Originally passed on Sept. 15, 2015, the ordinance states that the Sussex County Council “views the placement of off-premise signs as an important public-safety issue” and believes that “the recent proliferation of off-premise signs has a detrimental effect on the safety and welfare of the citizens of Sussex County.”

The moratorium directs the Sussex County Planning & Zoning Office to decline applications for special-use exceptions for off-premise signs from the date of adoption to Aug. 15. It also allowed for the moratorium to be “extended, modified or terminated at any time by a majority vote” of the council. This is the second time the moratorium has been extended.

“As it stands right now, that would give us six meetings scheduled currently for this county council,” said Lawson of the Aug. 15 date.

Arlett requested that the item be placed on each week’s agenda, to ensure the council can “knock it out.”

“We don’t want to hold businesses up… If we’re going to do it, I would hope we would do it right the first time,” added Council President Michael Vincent.

The County had originally planned to continue its sign ordinance discussions on Tuesday; however, Councilman George Cole was unexpectedly absent. Therefore, the council requested to defer discussions.

“I have a big problem with him not being here, since he asked for this,” said Deaver.

Arlett said waiting out of respect for their fellow council member would be appropriate and apologized to those in attendance who were there for the sign discussions.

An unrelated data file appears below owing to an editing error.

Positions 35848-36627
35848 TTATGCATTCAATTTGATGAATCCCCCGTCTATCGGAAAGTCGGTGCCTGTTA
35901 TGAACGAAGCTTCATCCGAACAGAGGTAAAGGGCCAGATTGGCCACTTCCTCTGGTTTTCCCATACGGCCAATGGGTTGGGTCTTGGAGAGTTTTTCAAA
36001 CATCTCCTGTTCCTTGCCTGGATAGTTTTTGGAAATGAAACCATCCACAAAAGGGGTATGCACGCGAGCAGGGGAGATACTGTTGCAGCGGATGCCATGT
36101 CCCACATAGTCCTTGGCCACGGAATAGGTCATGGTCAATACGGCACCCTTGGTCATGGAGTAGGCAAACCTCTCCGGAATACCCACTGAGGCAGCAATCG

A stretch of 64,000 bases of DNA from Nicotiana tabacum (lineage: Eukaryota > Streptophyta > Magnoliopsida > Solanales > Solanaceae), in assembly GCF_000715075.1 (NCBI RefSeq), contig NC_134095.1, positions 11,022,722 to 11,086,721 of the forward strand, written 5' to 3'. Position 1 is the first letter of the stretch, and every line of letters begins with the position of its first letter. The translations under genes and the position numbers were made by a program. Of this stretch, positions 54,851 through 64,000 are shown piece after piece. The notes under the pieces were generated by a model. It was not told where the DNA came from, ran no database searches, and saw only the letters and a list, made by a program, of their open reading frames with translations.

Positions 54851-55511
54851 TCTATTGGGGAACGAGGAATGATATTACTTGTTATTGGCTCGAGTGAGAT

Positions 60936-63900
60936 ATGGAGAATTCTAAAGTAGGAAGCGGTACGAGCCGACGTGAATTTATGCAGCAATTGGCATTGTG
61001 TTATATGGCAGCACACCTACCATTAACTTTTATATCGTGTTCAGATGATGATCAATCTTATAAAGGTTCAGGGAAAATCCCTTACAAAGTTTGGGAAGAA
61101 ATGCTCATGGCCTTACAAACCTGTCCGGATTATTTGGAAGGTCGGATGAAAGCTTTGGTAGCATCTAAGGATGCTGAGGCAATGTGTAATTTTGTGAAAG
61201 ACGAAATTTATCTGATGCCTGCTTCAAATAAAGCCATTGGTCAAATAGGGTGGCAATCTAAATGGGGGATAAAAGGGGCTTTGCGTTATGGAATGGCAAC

League of Women Voters gives annual report

B.R. Breen, a member of Observer Corps of the League of Women Voters of Sussex County, presented the group’s annual report to the council.

“The annual report to the council is developed by compiling the major issues and concerns noted during the past year as viewed by Observers and as they relate to positions of the League of Women Voters,” said Breen, adding that Observers have been able to attend 100 percent of council meetings in the past year.

In discussing planning, the report stated a need for an improved transportation system, noting the county is at a critical point due to rapid development.

“We note that the process for approving time extensions for expiring land-use applications was changed to allow for short term, case-by-case approvals, as opposed to blanket approvals, which had been used in the past,” added Breen. “Under this new approval process, a July 1, 2016, deadline was imposed, at which time applicants would need to meet specific criteria related to completion of the projects.

“We urge vigilance of the Council and Planning & Zoning Commission to ensure that applicants meet all stated criteria.”

Concerns were also raised related to land-use matters and the amount of information provided for projects under consideration.

“It is difficult for the public to ascertain the nature of the project unless additional descriptive detail is provided.”

The report also called for the council to adhere to its published agendas, as there were meetings in the last year during which lengthy executive sessions caused attendees to wait an extended period of time for any additional council action.

“We feel that this type of scheduling is unfair to the public and does not conform to the spirit of open government.”

The report praised County staff for their “professionalism in handling the duties of their positions.”

Breen said the Observer Corps would be continuing its activities this year. “We share with you the goal of ensuring good government for the citizens of Sussex County.”

The Sussex County Council will meet on Tuesday, June 21, at 10 a.m., at 1 The Circle in Georgetown.